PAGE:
Fight against Ebola requires compassion

The outbreak of Ebola has been devastating communities in West Africa since March. According to the World Health Organization figures, there are more than 14, 000 confirmed Ebola cases in Guinea, Sierra Leone and Liberia. The worst outbreak of the virus has so far killed 5,00 people in those countries.

Liberia is the hardest hit country. The death toll in Liberia alone is 2,220. Ebola also takes a toll on the health workers: 427 medical workers were infected and 236 lost their lives while saving others.

Initially, global response to the Ebola crisis was ineffective, uncoordinated and lacked urgency. Now, the international community has come together to fight Ebola, but  travel ban and quarantining health workers returning from Ebola-affected West Africa would only create hysteria and panic here while would do little to curb the Ebola.

During the 2014 midterm elections, some Politicians on both parties used the Ebola tragedy as a campaign issue. For instance, because Thomas Eric Duncan, the Liberian national, who died of Ebola in a hospital in Texas, was from Liberia, Republican politicians, including Speaker of the House John Boehner, Senator Rob Portman, and Texas Governor Rick Perry, are calling for travel ban from and to Ebola stricken countries in West Africa.  Governor Perry said, “Air travel is in fact how this disease crosses borders. And it is certainly how it got to Texas in the first place.”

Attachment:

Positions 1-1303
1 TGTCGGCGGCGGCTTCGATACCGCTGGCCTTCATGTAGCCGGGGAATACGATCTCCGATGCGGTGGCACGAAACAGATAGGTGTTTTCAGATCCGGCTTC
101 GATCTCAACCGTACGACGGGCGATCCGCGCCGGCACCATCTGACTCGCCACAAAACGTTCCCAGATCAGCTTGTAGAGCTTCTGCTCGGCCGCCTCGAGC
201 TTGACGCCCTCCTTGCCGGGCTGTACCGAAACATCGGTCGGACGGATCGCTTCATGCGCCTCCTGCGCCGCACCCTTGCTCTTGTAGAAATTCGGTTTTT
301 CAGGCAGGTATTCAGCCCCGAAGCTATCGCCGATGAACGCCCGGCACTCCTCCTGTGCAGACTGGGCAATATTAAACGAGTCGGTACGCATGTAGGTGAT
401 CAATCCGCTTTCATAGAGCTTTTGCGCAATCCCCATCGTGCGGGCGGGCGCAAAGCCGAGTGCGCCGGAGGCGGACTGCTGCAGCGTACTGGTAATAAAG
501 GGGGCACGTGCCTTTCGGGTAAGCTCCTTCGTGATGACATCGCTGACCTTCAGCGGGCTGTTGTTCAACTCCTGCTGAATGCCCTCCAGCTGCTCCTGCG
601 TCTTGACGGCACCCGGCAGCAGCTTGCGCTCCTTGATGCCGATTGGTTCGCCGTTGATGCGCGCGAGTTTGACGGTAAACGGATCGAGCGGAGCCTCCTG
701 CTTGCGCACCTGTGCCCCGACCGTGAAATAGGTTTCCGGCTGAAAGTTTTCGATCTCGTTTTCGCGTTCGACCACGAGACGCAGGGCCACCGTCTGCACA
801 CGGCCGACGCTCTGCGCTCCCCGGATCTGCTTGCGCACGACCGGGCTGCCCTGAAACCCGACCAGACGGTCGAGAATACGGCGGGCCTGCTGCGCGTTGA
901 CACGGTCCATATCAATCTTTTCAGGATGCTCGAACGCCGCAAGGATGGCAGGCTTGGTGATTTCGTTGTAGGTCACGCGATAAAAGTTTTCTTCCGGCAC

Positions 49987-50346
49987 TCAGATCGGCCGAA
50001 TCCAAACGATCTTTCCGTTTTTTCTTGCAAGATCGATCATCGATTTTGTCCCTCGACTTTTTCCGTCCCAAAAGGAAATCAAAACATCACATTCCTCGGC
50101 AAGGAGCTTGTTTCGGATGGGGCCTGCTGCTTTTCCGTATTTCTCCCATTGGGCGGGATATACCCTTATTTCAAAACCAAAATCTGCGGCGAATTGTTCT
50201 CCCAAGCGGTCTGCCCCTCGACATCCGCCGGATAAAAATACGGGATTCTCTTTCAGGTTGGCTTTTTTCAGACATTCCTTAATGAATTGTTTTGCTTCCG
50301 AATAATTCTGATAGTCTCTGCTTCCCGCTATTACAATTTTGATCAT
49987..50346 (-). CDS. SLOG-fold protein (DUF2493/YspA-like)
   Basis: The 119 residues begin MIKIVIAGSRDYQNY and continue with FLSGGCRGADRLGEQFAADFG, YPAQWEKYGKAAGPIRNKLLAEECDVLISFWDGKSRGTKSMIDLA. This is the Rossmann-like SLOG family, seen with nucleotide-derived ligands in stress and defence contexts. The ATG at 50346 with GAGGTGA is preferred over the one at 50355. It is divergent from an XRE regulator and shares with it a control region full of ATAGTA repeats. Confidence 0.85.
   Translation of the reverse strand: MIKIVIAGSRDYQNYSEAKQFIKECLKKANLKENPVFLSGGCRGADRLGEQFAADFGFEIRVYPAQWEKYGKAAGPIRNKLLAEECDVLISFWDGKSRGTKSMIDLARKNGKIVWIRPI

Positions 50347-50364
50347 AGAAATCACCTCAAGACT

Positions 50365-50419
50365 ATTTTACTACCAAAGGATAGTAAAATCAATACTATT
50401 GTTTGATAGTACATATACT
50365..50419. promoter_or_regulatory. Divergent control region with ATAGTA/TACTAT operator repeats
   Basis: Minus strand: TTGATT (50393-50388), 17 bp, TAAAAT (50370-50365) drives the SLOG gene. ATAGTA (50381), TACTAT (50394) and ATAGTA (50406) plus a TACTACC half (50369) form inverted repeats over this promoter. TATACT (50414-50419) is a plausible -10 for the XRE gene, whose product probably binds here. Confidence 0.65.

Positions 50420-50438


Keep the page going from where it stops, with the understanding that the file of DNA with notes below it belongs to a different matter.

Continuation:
In fact, many medical experts with extensive backgrounds in infectious diseases and studied Ebola for many years, including Dr Anthony Fauci, director of the National institute of Allergy and infectious diseases, are against the travel ban and the quarantine of the health workers. They are saying the most effective way to protect Americans from Ebola is to contain it in West Africa, If not the disease could spread to the rest of Africa and eventually to Europe and may be to America.

Travel ban would only hamper the delivery of the needed resources: clinical expertise, medical supplies and essential gears for fighting Ebola in the affected countries in West Africa: Liberia, Sierra Leone and Guinea.

The fragile countries of Liberia and Sierra Leone were recovering from decades of war and instability. Both countries have under-funded and ill-equipped health care system, lacking basic health infrastructures, and essential gears to fight Ebola

Travel ban would also hurt fragile economies already have been devastated by Ebola because farmers were not able to harvest, markets were shut down and borders were closed.

America’s competent health infrastructure can contain, stop, and protect Americans from the spread of Ebola. Instead of our elected politicians imposing more restrictions, they should listen and follow the advice of our leading medical experts, including the advice of the heads of Center for Disease Control and National Institutes of Health over the travel ban and the quarantine of health workers, which will make the problem worse.

President Ellen Johnson Sirleaf of Liberia, said, “We all have a stake in the battle against Ebola.”

Indeed, Fighting Ebola is a global efforts and it requires compassion, not fear.

This commentary originally appeared in the Columbus Dispatch on November 8, 2014, and was written by Ali Mohamed